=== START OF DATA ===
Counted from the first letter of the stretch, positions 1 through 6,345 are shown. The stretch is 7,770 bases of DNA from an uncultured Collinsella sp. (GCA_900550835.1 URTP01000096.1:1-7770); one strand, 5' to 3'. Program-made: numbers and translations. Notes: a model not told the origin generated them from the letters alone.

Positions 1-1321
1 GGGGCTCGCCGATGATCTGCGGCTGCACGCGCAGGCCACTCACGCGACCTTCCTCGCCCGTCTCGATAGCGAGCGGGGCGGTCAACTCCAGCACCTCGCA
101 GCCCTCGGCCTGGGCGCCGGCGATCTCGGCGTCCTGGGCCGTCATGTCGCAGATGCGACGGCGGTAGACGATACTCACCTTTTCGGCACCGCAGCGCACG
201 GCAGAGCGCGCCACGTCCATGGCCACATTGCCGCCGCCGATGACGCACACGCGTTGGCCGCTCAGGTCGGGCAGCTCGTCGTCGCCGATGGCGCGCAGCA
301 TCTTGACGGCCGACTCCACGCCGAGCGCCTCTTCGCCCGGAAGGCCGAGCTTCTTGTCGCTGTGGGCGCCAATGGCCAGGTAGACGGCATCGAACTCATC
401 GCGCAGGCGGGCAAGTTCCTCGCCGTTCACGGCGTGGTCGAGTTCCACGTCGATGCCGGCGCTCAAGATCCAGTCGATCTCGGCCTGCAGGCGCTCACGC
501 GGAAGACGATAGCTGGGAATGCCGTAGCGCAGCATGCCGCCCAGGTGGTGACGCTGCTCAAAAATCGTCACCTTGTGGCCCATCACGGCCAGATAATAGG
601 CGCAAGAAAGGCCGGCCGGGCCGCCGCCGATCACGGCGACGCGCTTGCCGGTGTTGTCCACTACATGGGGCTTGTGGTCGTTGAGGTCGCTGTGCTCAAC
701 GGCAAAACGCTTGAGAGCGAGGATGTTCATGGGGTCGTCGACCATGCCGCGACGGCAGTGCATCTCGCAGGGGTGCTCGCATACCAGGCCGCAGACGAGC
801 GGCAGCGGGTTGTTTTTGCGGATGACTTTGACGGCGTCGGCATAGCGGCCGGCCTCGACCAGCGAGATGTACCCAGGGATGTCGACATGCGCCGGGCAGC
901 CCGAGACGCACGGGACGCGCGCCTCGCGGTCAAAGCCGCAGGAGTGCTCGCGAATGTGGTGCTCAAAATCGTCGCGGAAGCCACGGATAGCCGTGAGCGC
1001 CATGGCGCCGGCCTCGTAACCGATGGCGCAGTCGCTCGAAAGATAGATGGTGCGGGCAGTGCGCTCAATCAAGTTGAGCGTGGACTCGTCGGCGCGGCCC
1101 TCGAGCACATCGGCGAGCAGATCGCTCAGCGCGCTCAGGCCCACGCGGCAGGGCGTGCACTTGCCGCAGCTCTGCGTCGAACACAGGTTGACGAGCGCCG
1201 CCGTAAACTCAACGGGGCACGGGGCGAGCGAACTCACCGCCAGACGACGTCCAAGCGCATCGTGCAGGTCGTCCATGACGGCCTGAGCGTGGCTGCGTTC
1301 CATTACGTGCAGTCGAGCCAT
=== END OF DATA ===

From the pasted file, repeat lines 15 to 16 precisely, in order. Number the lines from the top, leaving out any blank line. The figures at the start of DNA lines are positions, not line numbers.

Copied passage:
1201 CCGTAAACTCAACGGGGCACGGGGCGAGCGAACTCACCGCCAGACGACGTCCAAGCGCATCGTGCAGGTCGTCCATGACGGCCTGAGCGTGGCTGCGTTC
1301 CATTACGTGCAGTCGAGCCAT